Alcott does such a good job with assigning masculine attributes to Jo and feminine qualities to Laurie that it would be easy to assume by their names that Jo is a male and Laurie is a female. As the audience progresses through the book, they discover that these characters do fit their given names. Laurie shows interest in feminine-coded activities, such as writing music and playing piano, while Jo shows more masculine interests, such as joining the war. The fact that society remains confused by this switching of names demonstrates that names do mean something and give a sort of first impression of people. Clearly, Joey is confused, and though he may not be the most-clever character, perhaps he still represents society's quick judgment of people based on their name and gender.

Additionally, both characters' roles and actions transcend normal gender stereotypes. Laurie embodies the role of a typical nineteenth-century woman, because he is often locked away in the mansion and is drawn toward femalecoded activities, such as playing piano. For example, when speaking about Mr. Laurence and his grandson, Laurie, one of the March guests states, "He keeps his grandson shut up, when he isn't riding or walking with his tutor, and makes him study very hard. We invited him to our party, but he didn't come. Mother says he's very nice, though he never speaks to us girls" (Alcott 24). Laurie is "shut up" like many women who stayed home, while their husbands were working or traveling. Elizabeth Keyser states, "Ironically, Mr. Laurence's efforts to ensure that his grandson prove his manhood by taking over the family business keep Laurie as sheltered from the world as any girl" (66). Likewise, many young women would not be comfortable speaking to those of the opposite sex, similar to how Laurie was initially uncomfortable interacting with the girls. By highlighting

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Laurie's discomfort with women, Alcott is still defining Laurie as a man with typical shyness around women, and yet at the same time showing that he, as a man, is interested in piano playing and music, emphasizing that they are not just for females.

In "Chasing Amy: Mephistopheles, the Laurence Boy, and Louisa May Alcott's Punishment of Female Ambition," Holly Blackford cites Elizabeth Keyser, who states, "Confined, almost imprisoned, in the big house next door, Laurie is freed by Jo in a reversal of the Sleeping Beauty tale" (qtd. in Blackford 8). This reversal of the tale further emphasizes that the roles that Jo and Laurie should play according to their gender are switched. Jo is the one to free Laurie from his stiff grandfather. Additionally, in Whispers in the Dark: The Fiction of Louisa May Alcott, Elizabeth Keyser notes that Jo seems to be "appropriating male power" and "freeing a part of her own nature" when she confronts Mr. Laurence (66). Keyser states that the mansion and the March home are symbolic of masculine and feminine spheres (66). By combining their two different worlds, the barrier between men and women's gender-stereotypical roles is weakened, as seen in Jo and Laurie's relationship. Each gender group is no longer confined to their societal sphere of expectations; they can cross those boundaries and interact with each other. When Jo and Laurie begin their friendship, the spheres connect and widen; Keyser suggests that they become "a whole, androgynous person" (Keyser 66). However, rather than being a whole, androgynous person, they are a whole because they fit together in perfect symmetry. Together, Laurie and Jo's attributes complement one another's. Gender is important, and it does help define a person. Alcott does not expect the audience to ignore gender but rather to look past the stereotypes that have confined the genders. Biological sex is not what confines a person; society's gender expectations and stereotypes confine a person. Laurie enjoys feminine-coded activities such as writing music and playing piano, but these activities are not specifically a girl's pastime. Both men and women should be free to enjoy these pastimes, and doing so should not be considered unusual. When society has placed such gendered expectations on particular activities and how a man or woman should act, that is when stereotypes emerge.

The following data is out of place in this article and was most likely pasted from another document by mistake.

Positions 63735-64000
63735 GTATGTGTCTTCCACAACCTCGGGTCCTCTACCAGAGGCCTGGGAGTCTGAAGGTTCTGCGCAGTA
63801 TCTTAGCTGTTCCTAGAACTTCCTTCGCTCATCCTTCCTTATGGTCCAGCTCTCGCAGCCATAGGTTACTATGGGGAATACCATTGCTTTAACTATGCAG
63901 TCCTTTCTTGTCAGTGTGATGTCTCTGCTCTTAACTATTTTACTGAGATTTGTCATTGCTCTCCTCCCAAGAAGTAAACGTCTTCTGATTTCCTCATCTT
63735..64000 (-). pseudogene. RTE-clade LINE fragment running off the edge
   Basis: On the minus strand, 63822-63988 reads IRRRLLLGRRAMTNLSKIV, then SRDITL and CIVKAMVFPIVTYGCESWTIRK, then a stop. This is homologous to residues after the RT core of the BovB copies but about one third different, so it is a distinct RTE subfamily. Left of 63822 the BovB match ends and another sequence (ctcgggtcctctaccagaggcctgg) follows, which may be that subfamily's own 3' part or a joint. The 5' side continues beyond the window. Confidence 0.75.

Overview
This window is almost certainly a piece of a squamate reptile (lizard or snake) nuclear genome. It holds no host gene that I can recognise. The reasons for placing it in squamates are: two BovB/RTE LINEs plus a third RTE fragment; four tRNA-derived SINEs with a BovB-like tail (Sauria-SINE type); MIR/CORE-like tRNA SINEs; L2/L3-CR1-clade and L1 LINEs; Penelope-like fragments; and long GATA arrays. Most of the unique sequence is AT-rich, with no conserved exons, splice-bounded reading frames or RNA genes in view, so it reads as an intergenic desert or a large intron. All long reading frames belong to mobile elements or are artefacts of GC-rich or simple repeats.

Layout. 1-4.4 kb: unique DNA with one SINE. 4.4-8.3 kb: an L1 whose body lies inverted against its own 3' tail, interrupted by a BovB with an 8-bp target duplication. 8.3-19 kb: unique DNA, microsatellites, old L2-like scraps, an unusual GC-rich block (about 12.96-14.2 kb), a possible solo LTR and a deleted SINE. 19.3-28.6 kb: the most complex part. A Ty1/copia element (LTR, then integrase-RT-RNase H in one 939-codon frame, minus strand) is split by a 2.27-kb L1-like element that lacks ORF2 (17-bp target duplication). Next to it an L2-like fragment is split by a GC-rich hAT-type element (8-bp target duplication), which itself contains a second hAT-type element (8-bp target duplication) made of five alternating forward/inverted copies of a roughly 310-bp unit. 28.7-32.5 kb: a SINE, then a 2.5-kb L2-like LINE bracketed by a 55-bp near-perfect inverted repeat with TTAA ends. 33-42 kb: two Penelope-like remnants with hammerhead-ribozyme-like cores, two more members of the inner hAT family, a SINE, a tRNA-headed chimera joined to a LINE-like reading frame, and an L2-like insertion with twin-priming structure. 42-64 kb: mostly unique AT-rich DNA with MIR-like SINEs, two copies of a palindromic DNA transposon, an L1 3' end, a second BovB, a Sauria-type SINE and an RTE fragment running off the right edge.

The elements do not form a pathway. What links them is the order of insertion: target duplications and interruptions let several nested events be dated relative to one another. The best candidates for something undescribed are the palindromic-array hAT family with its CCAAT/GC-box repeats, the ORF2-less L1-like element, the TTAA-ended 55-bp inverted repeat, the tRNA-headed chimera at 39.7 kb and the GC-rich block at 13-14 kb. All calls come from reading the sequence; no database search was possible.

Rejecting such stereotypes, Laurie frees Jo's inner tomboy (Blackford 8). Through Laurie, Jo can live vicariously as he is able to travel to Europe and attend college. Blackford states, "Laurie embodies Europe and college for Jo-- everything she wishes to experience but cannot because of class and gender" (8). Blackford remarks that Laurie acts out Jo's tomboyish side (8). Together, Jo and Laurie comprise "a whole person" and their "friendship represents the best of masculine and feminine spheres" (8). Jo's rejection of Laurie's marriage proposal signifies that "a whole person cannot exist in nineteenth-century society" (8). If "a whole person" could not exist in that era, it was because nineteenth-century society would not accept or recognize that there is more to people than their gender-identified roles.